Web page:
10am to 7pm
The symposium will address questions such as:
What are the connections of visibility to pride and shame?
How do the intersections of race and class shape notions of shame and pride?
What aspects of homosexuality are rendered silent by pride and how can shame address dissident gender identities?
Are male and female bodies inscribed with shame differently?
Why is female sexuality still a dominant source of shame in our communities?
Are pride movements the best means of combatting the shame experienced by marginalised groups?
Full Price £8
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As part of the symposium we will host an aural presentation by Shame Chorus, a research project made in collaboration with the London Gay Men’s Chorus, the Freud Museum and Susie Orbach and funded by Arts Council England.
Convened by Jordan McKenzie (CCW) and Akosua Bonsu (UCL).
This event is presented by the Camberwell, Chelsea, Wimbledon Graduate School Public Programme.
Project partner: Fringe Centre, University College London.
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Stephanie Bird is Professor of German Studies at University College London. She has published on topics ranging from the interaction of fact and fiction in the biographical novel, the relationship of female and national identity, and the representation and ethics of shame. As Co-Investigator on the AHRC funded project ‘The Reverberations of War’ she worked on a comparative study exploring the significance of the comical in German-language cultural representations of suffering. Her latest book, Comedy and Trauma in Germany and Austria after 1945: The Inner Side of Mourning, analyses how the comical interrogates the expectations and ethics of representing suffering and trauma. It does so by integrating a critique of dominant paradigms, such as that of trauma and of victim identity. She is currently working on an AHRC-funded interdisciplinary project on the representation of perpetrators of Nazi violence, with a particular emphasis on questions of justice. Within this wider project she is working on a corpus which has as a key character the figure of a Nazi disguised as a Jew.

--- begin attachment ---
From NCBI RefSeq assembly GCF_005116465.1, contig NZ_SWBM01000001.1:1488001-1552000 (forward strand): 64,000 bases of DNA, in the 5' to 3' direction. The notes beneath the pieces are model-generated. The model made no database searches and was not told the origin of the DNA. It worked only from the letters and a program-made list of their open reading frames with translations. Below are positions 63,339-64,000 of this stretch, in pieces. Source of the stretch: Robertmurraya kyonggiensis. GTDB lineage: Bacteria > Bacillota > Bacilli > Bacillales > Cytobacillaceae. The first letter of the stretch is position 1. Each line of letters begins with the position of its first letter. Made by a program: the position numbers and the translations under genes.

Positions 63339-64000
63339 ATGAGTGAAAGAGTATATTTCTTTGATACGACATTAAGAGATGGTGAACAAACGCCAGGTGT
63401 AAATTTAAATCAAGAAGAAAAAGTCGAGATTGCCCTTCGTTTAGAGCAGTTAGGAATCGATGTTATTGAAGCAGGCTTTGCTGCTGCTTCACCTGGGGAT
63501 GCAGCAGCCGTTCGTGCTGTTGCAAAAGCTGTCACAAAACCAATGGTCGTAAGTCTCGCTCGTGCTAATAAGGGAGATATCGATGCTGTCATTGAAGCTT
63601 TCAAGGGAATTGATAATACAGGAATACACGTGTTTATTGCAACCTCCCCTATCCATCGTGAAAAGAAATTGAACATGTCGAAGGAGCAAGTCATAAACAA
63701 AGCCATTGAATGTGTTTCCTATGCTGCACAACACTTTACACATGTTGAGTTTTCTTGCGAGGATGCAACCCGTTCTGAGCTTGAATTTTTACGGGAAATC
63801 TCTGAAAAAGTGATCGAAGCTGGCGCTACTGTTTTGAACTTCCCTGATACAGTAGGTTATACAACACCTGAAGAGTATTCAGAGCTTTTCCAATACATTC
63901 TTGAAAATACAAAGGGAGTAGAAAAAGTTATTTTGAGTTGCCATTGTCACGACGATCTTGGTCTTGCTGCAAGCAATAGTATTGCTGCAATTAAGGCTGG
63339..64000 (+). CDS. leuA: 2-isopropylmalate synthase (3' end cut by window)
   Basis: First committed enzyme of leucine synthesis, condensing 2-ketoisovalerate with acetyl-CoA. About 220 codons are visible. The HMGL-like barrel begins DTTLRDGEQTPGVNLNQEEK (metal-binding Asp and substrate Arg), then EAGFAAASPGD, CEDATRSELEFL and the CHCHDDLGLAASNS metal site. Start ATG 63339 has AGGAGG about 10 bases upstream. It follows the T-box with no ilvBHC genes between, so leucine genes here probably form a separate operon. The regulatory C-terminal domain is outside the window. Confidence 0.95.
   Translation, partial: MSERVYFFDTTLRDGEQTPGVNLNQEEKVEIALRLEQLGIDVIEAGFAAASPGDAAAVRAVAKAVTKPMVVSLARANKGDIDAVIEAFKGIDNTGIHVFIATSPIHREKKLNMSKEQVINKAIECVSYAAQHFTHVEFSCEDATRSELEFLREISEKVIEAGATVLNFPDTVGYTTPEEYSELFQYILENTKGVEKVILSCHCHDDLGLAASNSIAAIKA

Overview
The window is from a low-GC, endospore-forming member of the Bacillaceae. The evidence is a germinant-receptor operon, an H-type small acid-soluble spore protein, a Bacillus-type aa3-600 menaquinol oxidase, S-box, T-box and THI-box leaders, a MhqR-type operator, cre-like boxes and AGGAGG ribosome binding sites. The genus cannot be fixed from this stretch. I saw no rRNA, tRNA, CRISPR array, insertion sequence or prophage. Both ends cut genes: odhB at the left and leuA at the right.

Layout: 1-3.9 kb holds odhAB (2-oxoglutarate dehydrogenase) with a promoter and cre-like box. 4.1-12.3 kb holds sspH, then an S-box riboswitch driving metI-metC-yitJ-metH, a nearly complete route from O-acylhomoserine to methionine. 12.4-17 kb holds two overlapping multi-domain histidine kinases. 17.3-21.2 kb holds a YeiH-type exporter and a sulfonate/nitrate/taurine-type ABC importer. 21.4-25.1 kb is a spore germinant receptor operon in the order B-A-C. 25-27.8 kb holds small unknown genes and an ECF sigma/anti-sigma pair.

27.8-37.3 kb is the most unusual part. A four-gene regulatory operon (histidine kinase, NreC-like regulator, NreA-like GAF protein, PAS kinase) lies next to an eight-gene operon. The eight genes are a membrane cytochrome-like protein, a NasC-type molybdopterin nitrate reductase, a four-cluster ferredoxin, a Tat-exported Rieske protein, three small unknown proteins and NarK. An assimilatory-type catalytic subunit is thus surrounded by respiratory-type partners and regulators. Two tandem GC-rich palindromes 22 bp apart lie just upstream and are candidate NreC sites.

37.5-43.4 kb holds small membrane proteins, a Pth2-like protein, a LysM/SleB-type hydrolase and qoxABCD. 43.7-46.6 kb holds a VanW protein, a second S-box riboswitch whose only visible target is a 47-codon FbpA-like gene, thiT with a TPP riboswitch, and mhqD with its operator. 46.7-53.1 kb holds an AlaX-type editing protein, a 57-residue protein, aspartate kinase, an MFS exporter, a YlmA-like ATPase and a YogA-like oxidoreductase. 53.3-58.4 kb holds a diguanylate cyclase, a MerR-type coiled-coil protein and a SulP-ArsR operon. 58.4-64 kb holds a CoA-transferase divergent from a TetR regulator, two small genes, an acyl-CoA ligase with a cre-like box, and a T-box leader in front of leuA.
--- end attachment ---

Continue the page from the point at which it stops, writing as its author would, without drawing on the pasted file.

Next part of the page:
Rose Boyt is the author of three novels, Sexual Intercourse, Rose and How’s Your Father. As a child she lived on a ship taking cargoes round Scandinavia and the Caribbean. She attended a foundation course at Central School of Art and studied English at UCL. In the eighties she ran clubs and worked as a DJ in Soho. A big photographic project is in progress and she is working on a fourth novel. She was born in London where she now lives and works.
Ford Hickson is Assistant Professor, Department of Social & Environmental Health Research, London School of Hygiene & Tropical Medicine. Ford worked at Terrence Higgins Trust and Frontliners in the late 1980s. He joined Sigma Research in 1990, and the team is now based at the London School of Hygiene & Tropical Medicine. Ford has spent the last twenty five years researching patterns of sex between men, particularly with reference to HIV transmission. Between 1997 and 2008 he led the design of the National Gay Men’s Sex Survey and was centrally involved in the European MSM Internet Survey in 2010 and 2017. In 1998 he co-authored the national HIV prevention strategy for gay and bisexual men (Making It Count) with a group of community health promoters, which was subsequently adopted by the Department of Health. Ford's doctoral thesis was on Authority, HIV and Sex between men in England. He has co-authored over 50 peer reviewed journal articles and a book, as well as numerous monographs and several book chapters. He holds a Bsc in Psychology and a BA in Opera Studies.